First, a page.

The particularly useful thing that I found in this was that, In Asp.Net Core 3.x and onwards, there is a clearly defined “Routing Zone” (Ryan’s terms – not mine). It falls here:

public void Configure(IApplicationBuilder app, IWebHostEnvironment env)

    // Routing Zone


    // End

    app.UseEndpoints(endpoints =>

This means that middleware and services that make use of routing should sit in this zone, but also that you can intercept the routing. For example:


    // Routing Zone

    app.Use(next => context =>
        Console.WriteLine($"Found: {context.GetEndpoint()?.DisplayName}");
        return next(context);


    // End

    app.UseEndpoints(endpoints =>

This little nugget will tell you which endpoint you’ve been directed to. There’s actually quite a lot more you can do here, too. Once you’ve got the endpoint, it has a wealth of information about the attributes, filters, and all sorts of information that makes working out why your app isn’t going where you expect much easier.




Debugging Recommendations Engine

Here I wrote about how to set-up and configure the MS Azure recommendations engine.

One thing that has become painfully apparent while working with recommendations is how difficult it is to work out what has gone wrong when you don’t get any recommendations. The following is a handy check-list for the next time this happens to me… so others may, or may not find this useful*:

1. Check the model was correctly generated

Once you have produced a recommendations model, you can access that model by simply navigating to it. The url is in the following format:

{recommendations uri}/ui

For example:


This gives you a screen such as this:

The status (listed in the centre of the screen) tells you whether the build has finished and, if so, whether it succeeded or not.

If the build has failed, you can select that row and drill into, and find out why.

In the following example, there is a reference in the usage data, to an item that is not in the catalogue.

Other reasons that the model build may fail include invalid, corrupt or missing data in either file.

2. Check the recommendation in the interface

In order to exclude other factors in your code, you can manually interrogate the model directly by simply clicking on the “Score” link above; you will be presented with a screen such as this:

In here, you can request direct recommendations to see how the model behaves.

3. Volume

If you find that your score is consistently returning as zero, then the issue may be with the volume of usage data that you have provided. 1k** rows of usage data is the sort of volume you should be dealing with; this statistic was based on a catalogue of around 20 – 30 products.

4. Distribution

The number of users matters – for the above figures, a minimum of 15** users was necessary to get any scores back. If the data sample is across too small a user base, it won’t return anything.


* Although this post is written by me, and is for my benefit, I stole much of its content from wiser work colleagues.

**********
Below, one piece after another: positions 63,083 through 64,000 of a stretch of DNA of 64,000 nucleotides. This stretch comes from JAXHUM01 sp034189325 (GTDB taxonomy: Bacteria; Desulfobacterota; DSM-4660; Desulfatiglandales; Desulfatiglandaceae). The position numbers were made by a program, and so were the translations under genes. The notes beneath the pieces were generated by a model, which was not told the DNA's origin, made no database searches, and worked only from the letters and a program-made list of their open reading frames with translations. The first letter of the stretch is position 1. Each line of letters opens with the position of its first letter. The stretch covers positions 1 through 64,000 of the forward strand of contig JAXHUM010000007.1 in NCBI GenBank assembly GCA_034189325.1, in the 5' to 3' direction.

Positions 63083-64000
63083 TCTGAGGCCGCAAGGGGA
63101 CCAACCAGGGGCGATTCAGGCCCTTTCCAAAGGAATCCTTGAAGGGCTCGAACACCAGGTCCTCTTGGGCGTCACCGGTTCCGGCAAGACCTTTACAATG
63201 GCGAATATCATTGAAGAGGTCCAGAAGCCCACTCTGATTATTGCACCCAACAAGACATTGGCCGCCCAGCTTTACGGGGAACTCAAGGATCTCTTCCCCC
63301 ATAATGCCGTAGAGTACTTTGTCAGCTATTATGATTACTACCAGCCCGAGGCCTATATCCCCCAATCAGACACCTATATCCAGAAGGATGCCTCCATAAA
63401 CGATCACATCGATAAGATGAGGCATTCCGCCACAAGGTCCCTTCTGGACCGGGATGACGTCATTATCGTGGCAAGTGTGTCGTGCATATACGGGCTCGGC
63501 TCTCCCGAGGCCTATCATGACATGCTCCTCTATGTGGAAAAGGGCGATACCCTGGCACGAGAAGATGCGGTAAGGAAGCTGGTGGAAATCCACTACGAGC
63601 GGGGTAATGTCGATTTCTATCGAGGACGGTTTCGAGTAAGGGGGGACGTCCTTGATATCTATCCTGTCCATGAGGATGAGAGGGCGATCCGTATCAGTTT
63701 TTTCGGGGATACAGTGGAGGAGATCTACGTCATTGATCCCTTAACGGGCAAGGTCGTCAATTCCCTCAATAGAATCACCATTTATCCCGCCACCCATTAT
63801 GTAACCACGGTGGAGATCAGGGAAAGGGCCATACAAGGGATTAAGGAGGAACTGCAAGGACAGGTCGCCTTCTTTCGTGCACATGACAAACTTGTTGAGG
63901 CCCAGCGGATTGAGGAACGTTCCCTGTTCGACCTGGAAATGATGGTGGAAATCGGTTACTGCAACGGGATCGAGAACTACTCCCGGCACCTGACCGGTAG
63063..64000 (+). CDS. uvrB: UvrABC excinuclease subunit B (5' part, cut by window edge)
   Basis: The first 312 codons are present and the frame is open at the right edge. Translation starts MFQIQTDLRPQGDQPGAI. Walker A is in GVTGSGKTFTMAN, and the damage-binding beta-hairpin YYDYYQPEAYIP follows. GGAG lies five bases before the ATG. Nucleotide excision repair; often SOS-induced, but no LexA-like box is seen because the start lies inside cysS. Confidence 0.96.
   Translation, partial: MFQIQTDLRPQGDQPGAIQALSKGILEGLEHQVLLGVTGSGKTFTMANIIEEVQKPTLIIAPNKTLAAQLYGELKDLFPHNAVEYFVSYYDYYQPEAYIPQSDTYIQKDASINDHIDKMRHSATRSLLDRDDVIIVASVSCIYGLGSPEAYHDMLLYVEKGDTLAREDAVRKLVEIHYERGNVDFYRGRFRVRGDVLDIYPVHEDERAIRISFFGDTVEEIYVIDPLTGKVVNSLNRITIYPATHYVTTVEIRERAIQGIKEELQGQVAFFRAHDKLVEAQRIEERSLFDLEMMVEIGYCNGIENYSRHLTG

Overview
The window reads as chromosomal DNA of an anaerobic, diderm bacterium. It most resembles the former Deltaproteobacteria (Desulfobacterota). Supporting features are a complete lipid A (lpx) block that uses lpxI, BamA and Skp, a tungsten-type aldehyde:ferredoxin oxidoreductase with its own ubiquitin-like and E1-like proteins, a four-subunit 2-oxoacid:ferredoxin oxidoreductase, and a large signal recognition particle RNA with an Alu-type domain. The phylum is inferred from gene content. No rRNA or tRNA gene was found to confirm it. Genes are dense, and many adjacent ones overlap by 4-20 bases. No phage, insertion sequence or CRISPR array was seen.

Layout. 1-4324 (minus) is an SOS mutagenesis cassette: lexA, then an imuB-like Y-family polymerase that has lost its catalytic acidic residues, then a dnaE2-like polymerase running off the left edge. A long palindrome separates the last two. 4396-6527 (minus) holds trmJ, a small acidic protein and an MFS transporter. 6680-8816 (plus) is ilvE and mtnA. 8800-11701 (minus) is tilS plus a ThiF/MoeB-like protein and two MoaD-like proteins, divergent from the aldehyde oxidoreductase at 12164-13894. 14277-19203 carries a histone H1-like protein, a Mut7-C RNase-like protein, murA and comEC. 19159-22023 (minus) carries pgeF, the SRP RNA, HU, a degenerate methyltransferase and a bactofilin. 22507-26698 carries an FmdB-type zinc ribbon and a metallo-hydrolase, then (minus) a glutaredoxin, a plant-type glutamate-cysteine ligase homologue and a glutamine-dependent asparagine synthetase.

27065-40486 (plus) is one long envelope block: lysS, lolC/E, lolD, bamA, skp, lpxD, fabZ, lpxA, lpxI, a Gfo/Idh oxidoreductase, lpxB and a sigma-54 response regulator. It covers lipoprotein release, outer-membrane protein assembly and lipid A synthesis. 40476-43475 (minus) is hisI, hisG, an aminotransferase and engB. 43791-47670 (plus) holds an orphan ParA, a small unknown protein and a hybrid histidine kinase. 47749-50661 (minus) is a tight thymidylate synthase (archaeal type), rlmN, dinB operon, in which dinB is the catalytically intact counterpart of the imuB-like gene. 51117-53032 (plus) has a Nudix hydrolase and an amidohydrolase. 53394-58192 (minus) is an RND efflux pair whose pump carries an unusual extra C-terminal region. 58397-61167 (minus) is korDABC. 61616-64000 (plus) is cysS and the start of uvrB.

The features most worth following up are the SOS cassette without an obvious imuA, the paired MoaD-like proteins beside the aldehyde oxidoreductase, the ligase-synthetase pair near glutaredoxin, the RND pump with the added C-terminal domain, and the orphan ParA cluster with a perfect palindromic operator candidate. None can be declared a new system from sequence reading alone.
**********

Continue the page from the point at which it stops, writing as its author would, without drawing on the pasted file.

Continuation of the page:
** Arbitrary values – your mileage may vary.

Start Two Project Simultaneously

In Investigating message queues with RabbitMQ and ActiveMQ, I came across a problem that I’ve never considered before. Starting two projects at the same time.

The well-known (at least to me) way of doing this was to start the start-up project, and then right-click the second project, and select Start New Instance:


However, this is laborious when you’re constantly starting both projects. So, the alternative is to right click the solution, and select Set StartUp Projects… :


Then you can select to start multiple projects:


A small thing, but saves a lot of time.

Adding Cheats and Features to a Unity Game for Development Only

I’m currently writing a breakout style game (which, if you’ve seen any of my previous posts, you might have divined). One of the things that I would like to do with this, without having to play through all the levels is to complete the level quickly. This led me down the path of creating a “Cheat” button. However, for those amongst you that remember the ZX Spectrum, the makers of Jet Set Willy may have had a similar idea, but left the “Pokes” in the final game.

To avoid this, I thought it must be possible to use a feature such as the compiler directive in C#. In fact it is. Unity has its own, and one is to determine whether you’re running in the editor.

Here’s how I conditionally display the button:

    void OnGUI()
        if (GUI.Button(new Rect(10, 30, 50, 30), "Cheat"))
            var o = GameObject.FindGameObjectsWithTag("Brick");
            foreach (var b in o)
                var r = b.GetComponent<Rigidbody>();
	        r.transform.position += new Vector3(0, 0, zOffset);
                r.useGravity = true;

This particular cheat just makes all of the bricks fall out of the sky. UNITY_EDITOR is one of a list of pre-defined “Platform Defines” that can be found here.